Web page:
How Apple plans to win the streaming wars without ‘Friends’ or ‘Game of Thrones’


Roughly two years ago, Jamie Erlicht and Zack Van Amburg stood in front of a blank wall at Apple’s content division in Culver City and began mapping out, with taped notecards, the tech giant’s plan to take on Hollywood.

The former Sony Pictures Television presidents, freshly installed as heads of worldwide video programming for Apple, started brainstorming with an assembly of employees. Hit shows and movies of the moment — including, yes, “Game of Thrones” — were part of the patchwork. Then came guiding principles, words like “humanity” and “simplicity.”

Two years later, seated in Erlicht’s office amid the frenzy leading up to the launch of Apple’s subscription streaming service, Apple TV+, the pair elaborated on those values.


“Simple ideas that allowed you to go deeper and express yourself more,” Van Amburg said. “[It’s] sort of at the core of a lot of what [Apple] products do. They feel simple, but they allow you to do incredibly complex things.”

“We had a very diverse representation of shows on the wall, and it wasn’t about what [were] our favorite shows,” Erlicht said. “It became a psychological examination of, ‘Why is that your favorite show? What are the various levels that you enjoy watching for?’ Because we got obscure shows that very few people had ever seen, but to the individual, they spoke on a deeper level — and that’s what we really started honing in on. Like, ‘OK, we need to find the subtext. We need to find the deeper levels. We need to find the additional meaning in our shows because that’s what resonates with people.’”

What Apple defines as that “deeper level” — and whether it translates for viewers already inundated with content from a proliferating number of platforms — will determine whether the Silicon Valley mammoth, whose gadgets draw lines that snake around its stores, can become a major force in entertainment too. The first crop of projects (nine in total) that executives felt aligned with this set of guiding principles makes its debut Friday with Apple TV+ — several years after Netflix, Amazon and Hulu established themselves as key players in TV, not to mention regular Emmy contenders. The ad-free subscription service will be available in more than 100 countries.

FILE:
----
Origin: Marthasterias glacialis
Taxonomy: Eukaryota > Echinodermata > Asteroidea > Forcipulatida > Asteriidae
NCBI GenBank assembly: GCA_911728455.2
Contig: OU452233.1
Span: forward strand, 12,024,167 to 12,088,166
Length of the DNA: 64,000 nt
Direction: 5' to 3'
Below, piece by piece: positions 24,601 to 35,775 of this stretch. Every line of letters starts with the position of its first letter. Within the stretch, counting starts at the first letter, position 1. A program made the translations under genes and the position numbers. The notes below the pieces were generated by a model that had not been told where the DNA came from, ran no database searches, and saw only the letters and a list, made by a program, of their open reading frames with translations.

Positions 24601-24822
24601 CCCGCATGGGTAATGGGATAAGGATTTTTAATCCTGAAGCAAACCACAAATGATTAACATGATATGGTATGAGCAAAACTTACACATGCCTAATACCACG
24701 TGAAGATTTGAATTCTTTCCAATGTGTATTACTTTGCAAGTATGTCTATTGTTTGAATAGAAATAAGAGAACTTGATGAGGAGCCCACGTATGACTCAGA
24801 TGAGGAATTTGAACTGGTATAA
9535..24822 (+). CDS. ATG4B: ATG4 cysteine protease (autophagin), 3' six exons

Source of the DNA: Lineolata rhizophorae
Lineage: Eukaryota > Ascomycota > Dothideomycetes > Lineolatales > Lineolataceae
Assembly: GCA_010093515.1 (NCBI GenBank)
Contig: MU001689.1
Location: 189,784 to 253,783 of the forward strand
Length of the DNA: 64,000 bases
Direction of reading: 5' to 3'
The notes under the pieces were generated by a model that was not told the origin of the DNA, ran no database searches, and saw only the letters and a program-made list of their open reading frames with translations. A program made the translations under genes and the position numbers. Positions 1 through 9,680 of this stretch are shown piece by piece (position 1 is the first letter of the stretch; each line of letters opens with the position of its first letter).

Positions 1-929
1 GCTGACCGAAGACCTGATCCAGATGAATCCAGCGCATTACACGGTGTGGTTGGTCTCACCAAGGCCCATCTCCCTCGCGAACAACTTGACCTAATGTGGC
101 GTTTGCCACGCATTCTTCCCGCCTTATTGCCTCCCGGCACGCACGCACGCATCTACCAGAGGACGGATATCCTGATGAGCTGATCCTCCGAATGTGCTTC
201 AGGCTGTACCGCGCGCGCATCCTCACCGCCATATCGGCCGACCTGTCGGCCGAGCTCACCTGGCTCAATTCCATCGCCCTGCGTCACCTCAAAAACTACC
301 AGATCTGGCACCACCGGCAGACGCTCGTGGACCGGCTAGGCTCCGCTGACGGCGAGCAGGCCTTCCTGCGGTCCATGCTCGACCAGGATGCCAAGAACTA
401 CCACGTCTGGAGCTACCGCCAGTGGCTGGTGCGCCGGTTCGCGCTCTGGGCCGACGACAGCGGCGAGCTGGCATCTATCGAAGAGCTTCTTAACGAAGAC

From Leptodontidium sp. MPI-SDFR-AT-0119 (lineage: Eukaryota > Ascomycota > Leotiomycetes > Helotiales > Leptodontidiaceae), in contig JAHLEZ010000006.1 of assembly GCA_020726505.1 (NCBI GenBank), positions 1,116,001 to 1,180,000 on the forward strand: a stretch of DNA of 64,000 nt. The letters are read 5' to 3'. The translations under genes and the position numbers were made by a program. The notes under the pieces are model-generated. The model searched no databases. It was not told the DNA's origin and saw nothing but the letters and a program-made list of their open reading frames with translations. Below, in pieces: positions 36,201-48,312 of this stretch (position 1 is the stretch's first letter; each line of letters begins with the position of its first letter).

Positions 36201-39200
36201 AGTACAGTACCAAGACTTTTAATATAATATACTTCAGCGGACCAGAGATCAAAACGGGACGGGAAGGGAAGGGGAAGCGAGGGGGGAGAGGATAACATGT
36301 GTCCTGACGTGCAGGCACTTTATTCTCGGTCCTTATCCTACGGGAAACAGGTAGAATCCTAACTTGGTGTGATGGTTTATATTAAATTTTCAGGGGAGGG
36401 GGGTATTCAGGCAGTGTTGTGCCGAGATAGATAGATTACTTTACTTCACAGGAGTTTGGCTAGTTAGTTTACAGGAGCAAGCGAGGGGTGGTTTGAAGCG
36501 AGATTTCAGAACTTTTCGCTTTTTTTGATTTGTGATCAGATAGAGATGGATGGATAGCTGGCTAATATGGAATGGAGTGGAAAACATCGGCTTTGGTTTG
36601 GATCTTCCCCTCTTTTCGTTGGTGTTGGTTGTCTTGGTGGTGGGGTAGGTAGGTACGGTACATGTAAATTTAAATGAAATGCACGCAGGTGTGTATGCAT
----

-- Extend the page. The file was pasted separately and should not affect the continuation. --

“A surprising amount of time was spent on the defensive. What we realized is that we work in an industry that sometimes leads with a certain amount of distrust for [the] new.”

— Zack Van Amburg, Apple TV+

There’s a lot riding on the strength of Apple’s initial slate, which must lure subscribers to the $4.99 a month service. Unlike the Big Three streaming veterans, or new entrants like HBO Max and Disney+, Apple’s service doesn’t include a a deep bench of popular library titles such as “Friends,” “The Golden Girls” or even “Lizzie McGuire” to help buoy its limited offerings at launch.

“We’re focusing only on high-quality, original content,” Erlicht said. “We’re not focusing on library. We’re not focusing on any other agenda. We think that’s where the real opportunity is. We think the other networks, especially at this volume, [have] more of a spread-out focus, and therefore we can event-ize better than anyone.”


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In addition to children’s and family programming (and, of course, Oprah), the company’s first batch of premieres features a number of adult-oriented series aimed at making it a player in the prestige TV arena — one familiar to Erlicht and Van Amburg, who previously worked together at Sony TV, where they shepherded shows like AMC’s “Breaking Bad” and “Better Call Saul” and Netflix’s “The Crown.” The slate will expand moderately over the next year, with programming from M. Night Shyamalan, J.J. Abrams and Damien Chazelle.